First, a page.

Queer paper gardens or the Wildlife of symbols
Published on the occasion of Queer paper gardens/ Estranhos Jardins de Papel at Museu da Eletricidade / Cinzeiro 8 £30/£60 (free worldwide shipping) colour offset all artwork & texts: paula roush & maria lusitano + text by guest writer cristina duarte
Text (Vols I-IV) Les deux amies / The two girlfriends (Gifts of the Feminine), The mise-en-scéne of the unconscious (A Week of Goodness), The photoalbum in the drawing room (cardomania), the album of Madame B., The paper mosaick (Female cruising in the garden) by paula roush and maria lusitano
Text (Vol V) a journal of one’s own, a text dedicated to mary, margaret, valentine, alice, paula, maria and all the other women by cristina duarte
SLIPCASE EDITION WITH SILKCSREEN PRINT
Five softcover volumes, in a customised, numbered and signed grey board slipcase, with a numbered and signed silkscreen, book dimensions when closed: 21 cm x 29.7 cm, offset printed in munken pure paper 150 gr., edition of 100
Five softcover volumes, wrapped in a customised band, total 158 pages , book dimensions when closed: 21 cm x 29.7 cm, offset printed in munken pure 150 gr., edition of 100, unsigned
Estranhos Jardins de Papel / Queer Paper Gardens approaches the history of collage through a combination of artistic research with historic and visual enquiry. Departing from an installation made up of a collage-salon, two artists’ books, two double-screen video-essays and two large-scale charcoal drawings, the project integrates a variety of literary and visual narratives, that interweave fiction with historical archives.
The project focuses on several works of collage, created across three centuries, which range from Flora Delanica (1772-1782), Mary Delany’s botanical collage work, considered a pioneering instance of collage on paper, to the photographic collages of the Victorian era and, finally, to the Modernist collage-novels that constitute the exhibition’s fulcrum: Max Ernst’s Une Semaine de Bonté (1934), and Valentine Penrose’s Dons des Féminines (1951).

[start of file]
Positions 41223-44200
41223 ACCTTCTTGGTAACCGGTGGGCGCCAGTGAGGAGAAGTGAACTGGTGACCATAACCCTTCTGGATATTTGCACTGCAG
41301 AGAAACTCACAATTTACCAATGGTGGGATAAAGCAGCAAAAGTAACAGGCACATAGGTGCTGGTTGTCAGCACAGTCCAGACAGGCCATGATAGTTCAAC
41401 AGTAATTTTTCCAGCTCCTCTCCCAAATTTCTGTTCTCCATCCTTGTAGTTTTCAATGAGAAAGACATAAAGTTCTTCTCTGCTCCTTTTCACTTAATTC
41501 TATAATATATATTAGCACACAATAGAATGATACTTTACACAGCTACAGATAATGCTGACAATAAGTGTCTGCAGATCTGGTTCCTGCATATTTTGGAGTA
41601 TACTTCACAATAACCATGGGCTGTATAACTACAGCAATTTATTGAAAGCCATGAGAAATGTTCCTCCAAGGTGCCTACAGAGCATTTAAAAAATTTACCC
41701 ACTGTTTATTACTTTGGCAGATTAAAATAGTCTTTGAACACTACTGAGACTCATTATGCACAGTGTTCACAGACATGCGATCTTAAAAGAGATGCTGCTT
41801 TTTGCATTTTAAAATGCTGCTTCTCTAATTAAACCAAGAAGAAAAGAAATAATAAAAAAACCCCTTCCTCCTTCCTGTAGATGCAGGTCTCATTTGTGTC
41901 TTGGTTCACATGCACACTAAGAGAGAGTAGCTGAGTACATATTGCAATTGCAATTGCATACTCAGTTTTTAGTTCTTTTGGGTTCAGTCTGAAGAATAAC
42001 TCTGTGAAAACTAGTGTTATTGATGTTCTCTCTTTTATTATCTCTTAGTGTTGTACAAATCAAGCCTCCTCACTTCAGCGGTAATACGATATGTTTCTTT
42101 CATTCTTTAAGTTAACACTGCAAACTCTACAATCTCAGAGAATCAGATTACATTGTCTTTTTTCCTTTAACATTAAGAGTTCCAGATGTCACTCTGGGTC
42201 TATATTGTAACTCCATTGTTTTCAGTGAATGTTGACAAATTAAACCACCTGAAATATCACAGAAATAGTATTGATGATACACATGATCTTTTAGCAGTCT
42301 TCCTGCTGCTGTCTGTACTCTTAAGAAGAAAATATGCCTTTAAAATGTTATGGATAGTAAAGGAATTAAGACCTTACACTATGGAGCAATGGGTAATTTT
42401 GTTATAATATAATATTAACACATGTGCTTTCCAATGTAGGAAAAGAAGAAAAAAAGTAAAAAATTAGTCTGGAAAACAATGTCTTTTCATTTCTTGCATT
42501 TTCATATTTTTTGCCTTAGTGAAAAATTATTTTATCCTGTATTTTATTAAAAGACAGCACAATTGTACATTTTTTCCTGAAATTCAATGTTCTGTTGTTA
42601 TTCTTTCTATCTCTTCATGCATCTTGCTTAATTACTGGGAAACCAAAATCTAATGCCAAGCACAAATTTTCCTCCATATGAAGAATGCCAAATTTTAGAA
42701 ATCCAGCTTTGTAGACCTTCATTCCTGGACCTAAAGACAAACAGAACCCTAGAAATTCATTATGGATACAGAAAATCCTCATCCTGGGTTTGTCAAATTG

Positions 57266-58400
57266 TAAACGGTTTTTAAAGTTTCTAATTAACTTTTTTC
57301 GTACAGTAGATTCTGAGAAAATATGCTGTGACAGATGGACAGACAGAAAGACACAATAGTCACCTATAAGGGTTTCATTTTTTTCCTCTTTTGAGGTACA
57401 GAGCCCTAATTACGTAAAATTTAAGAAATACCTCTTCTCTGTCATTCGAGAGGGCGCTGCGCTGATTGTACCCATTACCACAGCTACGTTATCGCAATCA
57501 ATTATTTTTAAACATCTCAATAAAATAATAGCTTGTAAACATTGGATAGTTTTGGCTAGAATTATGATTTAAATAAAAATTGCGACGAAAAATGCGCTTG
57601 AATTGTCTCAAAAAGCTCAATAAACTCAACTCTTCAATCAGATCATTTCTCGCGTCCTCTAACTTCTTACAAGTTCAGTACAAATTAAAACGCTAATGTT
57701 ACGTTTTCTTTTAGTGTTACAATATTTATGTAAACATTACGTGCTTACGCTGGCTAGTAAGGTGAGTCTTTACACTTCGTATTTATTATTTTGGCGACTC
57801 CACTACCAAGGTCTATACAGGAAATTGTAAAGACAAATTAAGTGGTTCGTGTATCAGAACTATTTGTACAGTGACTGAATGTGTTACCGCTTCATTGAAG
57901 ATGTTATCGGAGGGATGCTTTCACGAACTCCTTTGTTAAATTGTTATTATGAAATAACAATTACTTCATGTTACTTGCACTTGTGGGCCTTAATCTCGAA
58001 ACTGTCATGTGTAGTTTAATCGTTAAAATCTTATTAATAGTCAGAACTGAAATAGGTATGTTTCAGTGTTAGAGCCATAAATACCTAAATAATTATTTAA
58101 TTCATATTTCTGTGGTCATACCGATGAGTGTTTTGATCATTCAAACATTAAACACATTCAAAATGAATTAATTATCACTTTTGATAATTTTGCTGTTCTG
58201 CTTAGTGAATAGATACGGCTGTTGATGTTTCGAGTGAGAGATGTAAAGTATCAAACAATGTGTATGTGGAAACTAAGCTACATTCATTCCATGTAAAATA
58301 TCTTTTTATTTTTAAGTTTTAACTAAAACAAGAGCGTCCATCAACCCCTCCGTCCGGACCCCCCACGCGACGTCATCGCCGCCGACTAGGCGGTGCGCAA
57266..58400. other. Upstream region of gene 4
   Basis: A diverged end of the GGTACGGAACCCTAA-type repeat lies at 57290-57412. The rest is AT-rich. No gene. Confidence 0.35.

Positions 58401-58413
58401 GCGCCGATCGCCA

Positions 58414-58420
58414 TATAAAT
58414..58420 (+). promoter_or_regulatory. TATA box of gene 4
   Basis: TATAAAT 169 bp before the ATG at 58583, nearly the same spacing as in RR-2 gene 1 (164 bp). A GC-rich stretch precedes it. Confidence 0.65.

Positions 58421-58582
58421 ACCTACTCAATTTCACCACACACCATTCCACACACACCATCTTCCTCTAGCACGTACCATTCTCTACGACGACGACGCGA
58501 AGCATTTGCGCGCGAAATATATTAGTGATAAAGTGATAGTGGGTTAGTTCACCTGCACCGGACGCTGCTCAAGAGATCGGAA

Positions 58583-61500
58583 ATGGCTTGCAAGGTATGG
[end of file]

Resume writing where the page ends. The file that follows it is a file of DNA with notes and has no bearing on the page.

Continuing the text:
Revisiting all these works brings out a number of visual and textual narratives that explore the concept of journey: a journey through the history of collage and a delocalisation in time – something quite appropriate to the inherent features of the collage technique; and a journey through the exotic as a space for freedom, allowing for playful experimentation in opposition to the repressive and reclusive environment of bourgeois home life.
The crossing and mixing of the aforementioned sources, together with the various stories they tell, generate a means to approach several contemporary sexuality-related issues, namely those concerning the contructions of gender.